In 1911, prominent African-Americans founded, organized, and ran their own fair called the Negro Tri-State Fair. This was an important event in the African-American community for decades until it was discontinued in 1959. Three years later, in 1962, the Mid-South Fair once again became a unified event when it was integrated.

During World War I, the fair held its ground. The military even used the fair as an opportunity to recruit soldiers. A plan was also drawn up during this time to improve the grounds. The plan would make way for new buildings and an amusement park.

The early 1920's brought reconstruction and expansion to the fairgrounds, including a midway. The amusement park called "Joy Plaze" was installed. In it were two of the grandest rides of the time - The Zippin Pippin roller coaster and the Grand Carousel merry-go-round.

In 1929, the fair changed its name once again. This final time, it was named "The Mid-South Fair." In late October, the calm contentment of fall was broken, when on October 29, the stock market crashed. Suddenly America was thrown into economic turmoil. The Mid-South Fair struggled through the early 1930's, because of declining fair attendance.

The first championship rodeo was held in 1936. The new event was said to be the first and only contest rodeo ever held in the South. The fair offered $2,400 in cash prizes for the contestants that year. The rodeo has grown along with the Mid-South Fair. It has evolved into one of the PRCA's top rodeo championships, and one of Memphis' traditions with a Miss Rodeo Queen Contest and musical entertainment each night.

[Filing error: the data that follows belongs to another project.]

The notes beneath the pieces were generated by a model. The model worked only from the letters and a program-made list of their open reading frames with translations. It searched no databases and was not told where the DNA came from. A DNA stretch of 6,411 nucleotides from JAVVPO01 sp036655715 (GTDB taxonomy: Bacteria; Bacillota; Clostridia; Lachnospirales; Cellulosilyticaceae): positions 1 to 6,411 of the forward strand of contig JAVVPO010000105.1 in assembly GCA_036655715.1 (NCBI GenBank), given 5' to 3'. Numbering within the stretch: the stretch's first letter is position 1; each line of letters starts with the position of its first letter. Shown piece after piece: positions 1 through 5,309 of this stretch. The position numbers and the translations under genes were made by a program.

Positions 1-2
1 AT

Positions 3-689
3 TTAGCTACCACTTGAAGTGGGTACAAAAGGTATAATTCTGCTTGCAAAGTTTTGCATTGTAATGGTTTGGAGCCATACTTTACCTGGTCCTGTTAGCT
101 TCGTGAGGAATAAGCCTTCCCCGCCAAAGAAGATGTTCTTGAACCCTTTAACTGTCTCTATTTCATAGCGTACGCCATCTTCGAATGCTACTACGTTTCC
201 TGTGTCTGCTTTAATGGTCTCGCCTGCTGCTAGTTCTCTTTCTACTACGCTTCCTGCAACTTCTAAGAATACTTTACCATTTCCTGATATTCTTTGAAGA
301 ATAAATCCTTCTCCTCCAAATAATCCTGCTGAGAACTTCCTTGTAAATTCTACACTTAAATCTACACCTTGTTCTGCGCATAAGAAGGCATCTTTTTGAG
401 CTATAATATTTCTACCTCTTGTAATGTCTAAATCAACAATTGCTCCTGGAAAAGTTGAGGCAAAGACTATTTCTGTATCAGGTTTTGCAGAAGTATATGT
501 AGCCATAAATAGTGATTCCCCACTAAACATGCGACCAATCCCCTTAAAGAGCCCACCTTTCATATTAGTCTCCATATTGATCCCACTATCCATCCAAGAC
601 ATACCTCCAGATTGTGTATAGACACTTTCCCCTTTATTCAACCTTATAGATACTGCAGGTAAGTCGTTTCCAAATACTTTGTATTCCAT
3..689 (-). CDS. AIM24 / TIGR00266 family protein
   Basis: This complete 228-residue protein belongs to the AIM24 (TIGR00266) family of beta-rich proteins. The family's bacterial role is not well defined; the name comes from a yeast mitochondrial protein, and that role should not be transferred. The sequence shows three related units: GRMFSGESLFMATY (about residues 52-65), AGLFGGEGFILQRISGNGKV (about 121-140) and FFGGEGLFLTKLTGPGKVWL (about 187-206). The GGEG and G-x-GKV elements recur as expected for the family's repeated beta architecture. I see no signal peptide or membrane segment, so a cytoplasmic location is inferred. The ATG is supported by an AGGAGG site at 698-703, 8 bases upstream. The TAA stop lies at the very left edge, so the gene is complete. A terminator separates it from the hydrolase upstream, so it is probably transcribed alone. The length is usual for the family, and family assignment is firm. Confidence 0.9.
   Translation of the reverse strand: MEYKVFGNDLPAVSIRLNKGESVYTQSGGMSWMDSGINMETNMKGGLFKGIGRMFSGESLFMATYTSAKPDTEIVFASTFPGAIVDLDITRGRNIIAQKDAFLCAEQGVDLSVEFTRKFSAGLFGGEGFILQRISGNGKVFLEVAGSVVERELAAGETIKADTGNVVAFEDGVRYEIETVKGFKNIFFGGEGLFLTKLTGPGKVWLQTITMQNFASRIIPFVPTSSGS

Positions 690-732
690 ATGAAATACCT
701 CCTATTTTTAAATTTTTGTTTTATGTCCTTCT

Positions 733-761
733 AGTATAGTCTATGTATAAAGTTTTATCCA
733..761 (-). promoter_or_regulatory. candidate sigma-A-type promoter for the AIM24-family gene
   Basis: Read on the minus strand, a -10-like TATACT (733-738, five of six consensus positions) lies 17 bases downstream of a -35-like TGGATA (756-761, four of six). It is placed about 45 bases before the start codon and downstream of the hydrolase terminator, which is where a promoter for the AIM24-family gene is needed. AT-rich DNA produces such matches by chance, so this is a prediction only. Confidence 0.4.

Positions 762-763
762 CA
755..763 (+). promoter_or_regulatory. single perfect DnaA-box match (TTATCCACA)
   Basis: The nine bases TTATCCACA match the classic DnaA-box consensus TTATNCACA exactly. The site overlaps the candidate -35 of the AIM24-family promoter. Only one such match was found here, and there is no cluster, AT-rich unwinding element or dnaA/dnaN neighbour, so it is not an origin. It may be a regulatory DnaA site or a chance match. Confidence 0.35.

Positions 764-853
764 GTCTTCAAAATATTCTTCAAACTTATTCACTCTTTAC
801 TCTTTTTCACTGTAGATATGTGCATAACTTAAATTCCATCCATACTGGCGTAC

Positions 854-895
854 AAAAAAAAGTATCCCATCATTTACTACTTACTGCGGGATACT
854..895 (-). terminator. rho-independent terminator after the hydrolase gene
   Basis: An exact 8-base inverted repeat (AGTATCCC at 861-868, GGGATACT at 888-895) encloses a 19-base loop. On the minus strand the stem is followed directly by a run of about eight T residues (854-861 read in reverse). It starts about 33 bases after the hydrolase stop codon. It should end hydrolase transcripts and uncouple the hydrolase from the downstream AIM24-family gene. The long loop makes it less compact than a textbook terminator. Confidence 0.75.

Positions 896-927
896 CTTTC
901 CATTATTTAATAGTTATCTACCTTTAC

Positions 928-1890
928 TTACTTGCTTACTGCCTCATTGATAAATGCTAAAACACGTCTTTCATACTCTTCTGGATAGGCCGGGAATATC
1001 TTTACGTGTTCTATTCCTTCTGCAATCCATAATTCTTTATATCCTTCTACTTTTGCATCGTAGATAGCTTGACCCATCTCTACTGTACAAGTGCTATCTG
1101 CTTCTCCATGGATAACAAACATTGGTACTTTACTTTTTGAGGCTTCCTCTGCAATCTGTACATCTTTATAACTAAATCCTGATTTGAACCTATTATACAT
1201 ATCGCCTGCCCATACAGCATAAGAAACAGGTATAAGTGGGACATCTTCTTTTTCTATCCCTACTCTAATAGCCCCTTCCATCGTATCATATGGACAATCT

The Mid-South Fair was cancelled in 1942 because of World War II and the fair grounds were used a camps until the war was over in 1945. Before the fair reopened in 1947, many improvements were made on the fairgrounds. Buildings were rebuilt and repairs to burned structures were made. In keeping with the "new" fair and in response to the post-war baby boom, the Youth Talent Contest was created in 1953. The contest included several classes of talent including vocal, instrumental, dramatic, acrobatic, dancing, and novelty.

In 1956 the Fair celebrated its 100th year. Over $17,000 in premiums were given away that year. But perhaps the climatic ceremony of the Centennial Celebration was the time capsule being buried on the fairgrounds, which will be opened in 2056. The centerpiece of the event was the Centennial Village, a Williamsburg-like replica of an 1856 town portraying the day-to-day existence of its people.

The most memorable moment of the Centennial fair was the surprise appearance of Elvis Presley. Ironically, just a few years earlier, Elvis had competed in a preliminary round of the fair's Youth Talent Contest and had not made the cut. Elvis had a penchant for the fairgrounds, especially the Dodgem Car rides and the Pippin roller coaster. He would rent the fairgrounds amusement park at midnight so that he and his friends could ride all night. The amusement park, now Libertyland, was not the only attraction Elvis found at the Mid-South Fair. He also admired the beautiful winners of the Miss Mid-South Fair and Youth Talent Contests.